On March 7th Secretary Sebelius wrote a blog post on the HHS website stating that the ACA has led to a slowing in health care spending.  Citing a report by USA TODAY, Secretary Sebelius said the ACA has established more coordinated care and quality in services. Secretary Sebelius’s post can be read here, and an article on the USA TODAY study can be found here.

On March 7th the American Action Forum released an update on the impact of Medicare Advantage cuts in the ACA. The update projects an enrollment drop of 11% and an average value loss of $2,235 per beneficiary. The update from American Action Forum, with a state-by-state breakdown, is available here.

Other HHS and Federal Regulatory Initiatives

On March 5th HHS reached a settlement with Genesis HealthCare, a company operating 400 skilled nursing and assisted living facilities. A Maryland resident said Genesis did not provide a sign language interpreter.  HHS said the lack of an interpreter significantly compromised the patient’s care. The settlement mandates that Genesis notify its deaf residents of aids and services. The full settlement agreement is available here.

On March 7th Paul Layman of Miami pleaded guilty for his role in a $63 million health care fraud scheme. Layman, the director of Health Care Solutions Network Inc., was complicit knowing that his company accepted ineligible patients and fabricated medical records. Details on the case from the Department of Justice are available here.

On March 7th the Food and Drug Administration (FDA) released a draft of its five-year plan for developing and implementing a structured framework for the benefit-risk assessment of drugs and biologic products. The FDA will finalize its plan following a period of 60 days for public comment on the draft. The plan can be read here.

On March 8th the Associated Press reported that, while the U.S. Army has doubled the number of military and civilian behavioral health workers over the last five years, the rate of soldiers’ suicides still is greater than the rate of combat deaths. An Army report states that confusing paperwork and inconsistent training have hindered the service as it seeks to address behavioral health issues. The AP article can be read here.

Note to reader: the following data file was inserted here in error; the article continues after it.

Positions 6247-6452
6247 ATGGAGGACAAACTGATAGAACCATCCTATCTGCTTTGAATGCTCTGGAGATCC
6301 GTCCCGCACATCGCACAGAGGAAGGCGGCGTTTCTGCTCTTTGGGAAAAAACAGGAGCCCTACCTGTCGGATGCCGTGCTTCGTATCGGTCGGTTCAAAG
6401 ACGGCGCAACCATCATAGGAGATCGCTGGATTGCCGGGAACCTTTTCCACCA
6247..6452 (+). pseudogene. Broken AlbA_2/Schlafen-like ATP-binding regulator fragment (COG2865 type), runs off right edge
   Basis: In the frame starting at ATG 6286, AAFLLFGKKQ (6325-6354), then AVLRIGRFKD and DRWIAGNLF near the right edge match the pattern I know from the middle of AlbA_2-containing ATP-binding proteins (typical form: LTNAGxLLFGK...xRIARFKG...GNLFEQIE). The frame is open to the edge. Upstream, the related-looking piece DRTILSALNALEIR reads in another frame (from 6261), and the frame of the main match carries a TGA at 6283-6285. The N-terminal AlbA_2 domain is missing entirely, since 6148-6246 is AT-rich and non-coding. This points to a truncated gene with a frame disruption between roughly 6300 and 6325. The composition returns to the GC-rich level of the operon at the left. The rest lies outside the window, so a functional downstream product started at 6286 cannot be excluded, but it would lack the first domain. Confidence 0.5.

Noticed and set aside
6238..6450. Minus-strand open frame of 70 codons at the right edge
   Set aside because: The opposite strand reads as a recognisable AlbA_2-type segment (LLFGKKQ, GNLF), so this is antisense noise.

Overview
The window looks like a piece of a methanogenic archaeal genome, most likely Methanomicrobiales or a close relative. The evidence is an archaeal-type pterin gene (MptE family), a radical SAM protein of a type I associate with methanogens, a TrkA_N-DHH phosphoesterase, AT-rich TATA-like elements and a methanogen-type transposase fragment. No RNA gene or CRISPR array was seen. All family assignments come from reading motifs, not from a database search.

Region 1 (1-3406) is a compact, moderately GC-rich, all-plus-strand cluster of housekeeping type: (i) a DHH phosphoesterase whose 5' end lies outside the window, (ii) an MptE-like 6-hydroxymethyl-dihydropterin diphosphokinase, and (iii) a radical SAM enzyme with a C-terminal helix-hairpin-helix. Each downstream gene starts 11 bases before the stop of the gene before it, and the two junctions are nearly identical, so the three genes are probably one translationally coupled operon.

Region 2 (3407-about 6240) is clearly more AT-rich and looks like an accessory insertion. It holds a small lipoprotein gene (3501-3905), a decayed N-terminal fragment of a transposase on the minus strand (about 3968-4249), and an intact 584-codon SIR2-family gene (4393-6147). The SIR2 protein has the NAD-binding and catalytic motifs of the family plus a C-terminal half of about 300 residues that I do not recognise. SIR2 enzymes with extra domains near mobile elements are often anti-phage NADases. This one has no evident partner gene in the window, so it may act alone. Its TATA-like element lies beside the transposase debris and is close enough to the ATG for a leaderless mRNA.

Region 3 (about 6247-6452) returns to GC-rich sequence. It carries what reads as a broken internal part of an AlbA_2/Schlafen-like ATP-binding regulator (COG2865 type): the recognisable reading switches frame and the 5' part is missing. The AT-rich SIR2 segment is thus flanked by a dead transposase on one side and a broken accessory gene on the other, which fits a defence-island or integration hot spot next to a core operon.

Other Congressional and State Initiatives

On March 1st Republicans on the House Energy and Commerce Committee wrote to FDA Commissioner Margaret Hamburg. The lawmakers want to know if mobile device applications constitute a medical device, which can be taxed under the ACA. The FDA has the authority to define what products are medical devices. The letter can be read here.

On March 4th Representatives Sander Levin (D-MI), Ranking Member of the House Ways and Means Committee, and Henry Waxman (D-CA), Ranking Member of the House Energy and Commerce Committee, released a report from the Government Accountability Office (GAO) that addressed overpayments to Medicare Advantage (MA) plans. The report indicated that accurate risk score adjustments would have saved $3.2 billion to $5.1 billion that was overpaid to MA plans between 2010 and 2012. The full GAO report can be read here.

On March 4th a bipartisan group of eight Senators signed a letter to GAO Comptroller General Gene Dodaro that requested a report on the communication and coordination challenges faced by stakeholders and government agencies regarding prescription drug abuse reduction. The Senators indicated they want to understand how drug abuse can best be combated. The letter to Comptroller General Dodaro can be viewed here.

On March 5th Oklahoma Attorney General Scott Pruitt issued a “petition for certiorari” to the U.S. Supreme Court to review a decision to prevent the use of off-label drugs, such as RU-486, to induce abortion. The Oklahoma Supreme Court struck a state law that instituted the ban. A statement from Attorney General Pruitt is available here. The petition for cert can be found here.